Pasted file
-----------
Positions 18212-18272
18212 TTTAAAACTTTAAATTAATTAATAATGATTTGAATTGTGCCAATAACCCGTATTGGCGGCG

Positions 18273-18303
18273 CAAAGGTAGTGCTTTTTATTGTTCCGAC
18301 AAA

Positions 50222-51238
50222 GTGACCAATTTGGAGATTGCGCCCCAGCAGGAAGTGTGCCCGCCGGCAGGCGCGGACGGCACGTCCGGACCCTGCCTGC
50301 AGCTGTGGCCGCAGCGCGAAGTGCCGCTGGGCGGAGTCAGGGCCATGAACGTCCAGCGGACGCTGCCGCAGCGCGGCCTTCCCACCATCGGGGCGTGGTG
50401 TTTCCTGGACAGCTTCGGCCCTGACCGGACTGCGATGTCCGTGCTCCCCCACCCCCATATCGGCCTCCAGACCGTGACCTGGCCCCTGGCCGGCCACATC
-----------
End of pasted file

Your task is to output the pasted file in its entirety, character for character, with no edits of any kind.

Positions 18212-18272
18212 TTTAAAACTTTAAATTAATTAATAATGATTTGAATTGTGCCAATAACCCGTATTGGCGGCG

Positions 18273-18303
18273 CAAAGGTAGTGCTTTTTATTGTTCCGAC
18301 AAA

Positions 50222-51238
50222 GTGACCAATTTGGAGATTGCGCCCCAGCAGGAAGTGTGCCCGCCGGCAGGCGCGGACGGCACGTCCGGACCCTGCCTGC
50301 AGCTGTGGCCGCAGCGCGAAGTGCCGCTGGGCGGAGTCAGGGCCATGAACGTCCAGCGGACGCTGCCGCAGCGCGGCCTTCCCACCATCGGGGCGTGGTG
50401 TTTCCTGGACAGCTTCGGCCCTGACCGGACTGCGATGTCCGTGCTCCCCCACCCCCATATCGGCCTCCAGACCGTGACCTGGCCCCTGGCCGGCCACATC